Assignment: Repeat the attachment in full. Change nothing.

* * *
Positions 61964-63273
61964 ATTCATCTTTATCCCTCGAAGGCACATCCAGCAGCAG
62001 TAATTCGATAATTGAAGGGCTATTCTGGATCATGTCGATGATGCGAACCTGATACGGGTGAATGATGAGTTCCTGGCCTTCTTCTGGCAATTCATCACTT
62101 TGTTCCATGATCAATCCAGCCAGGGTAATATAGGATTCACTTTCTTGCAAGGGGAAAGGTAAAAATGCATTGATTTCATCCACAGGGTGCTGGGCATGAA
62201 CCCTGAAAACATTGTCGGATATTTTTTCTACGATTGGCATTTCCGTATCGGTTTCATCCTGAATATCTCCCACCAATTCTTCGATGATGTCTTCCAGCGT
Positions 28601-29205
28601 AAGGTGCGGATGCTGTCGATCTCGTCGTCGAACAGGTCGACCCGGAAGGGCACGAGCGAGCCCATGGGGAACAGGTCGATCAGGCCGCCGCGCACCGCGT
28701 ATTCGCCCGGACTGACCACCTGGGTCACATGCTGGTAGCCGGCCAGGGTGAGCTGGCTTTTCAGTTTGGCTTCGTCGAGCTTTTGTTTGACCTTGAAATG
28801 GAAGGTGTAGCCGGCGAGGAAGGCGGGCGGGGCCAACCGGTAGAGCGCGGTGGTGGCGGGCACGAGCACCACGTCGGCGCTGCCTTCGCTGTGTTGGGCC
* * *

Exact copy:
Positions 61964-63273
61964 ATTCATCTTTATCCCTCGAAGGCACATCCAGCAGCAG
62001 TAATTCGATAATTGAAGGGCTATTCTGGATCATGTCGATGATGCGAACCTGATACGGGTGAATGATGAGTTCCTGGCCTTCTTCTGGCAATTCATCACTT
62101 TGTTCCATGATCAATCCAGCCAGGGTAATATAGGATTCACTTTCTTGCAAGGGGAAAGGTAAAAATGCATTGATTTCATCCACAGGGTGCTGGGCATGAA
62201 CCCTGAAAACATTGTCGGATATTTTTTCTACGATTGGCATTTCCGTATCGGTTTCATCCTGAATATCTCCCACCAATTCTTCGATGATGTCTTCCAGCGT
Positions 28601-29205
28601 AAGGTGCGGATGCTGTCGATCTCGTCGTCGAACAGGTCGACCCGGAAGGGCACGAGCGAGCCCATGGGGAACAGGTCGATCAGGCCGCCGCGCACCGCGT
28701 ATTCGCCCGGACTGACCACCTGGGTCACATGCTGGTAGCCGGCCAGGGTGAGCTGGCTTTTCAGTTTGGCTTCGTCGAGCTTTTGTTTGACCTTGAAATG
28801 GAAGGTGTAGCCGGCGAGGAAGGCGGGCGGGGCCAACCGGTAGAGCGCGGTGGTGGCGGGCACGAGCACCACGTCGGCGCTGCCTTCGCTGTGTTGGGCC